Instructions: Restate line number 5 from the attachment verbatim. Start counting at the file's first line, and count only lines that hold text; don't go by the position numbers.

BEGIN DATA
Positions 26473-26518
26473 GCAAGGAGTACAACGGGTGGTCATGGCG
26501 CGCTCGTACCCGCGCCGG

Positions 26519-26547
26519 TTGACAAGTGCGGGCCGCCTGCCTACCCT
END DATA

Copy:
26519 TTGACAAGTGCGGGCCGCCTGCCTACCCT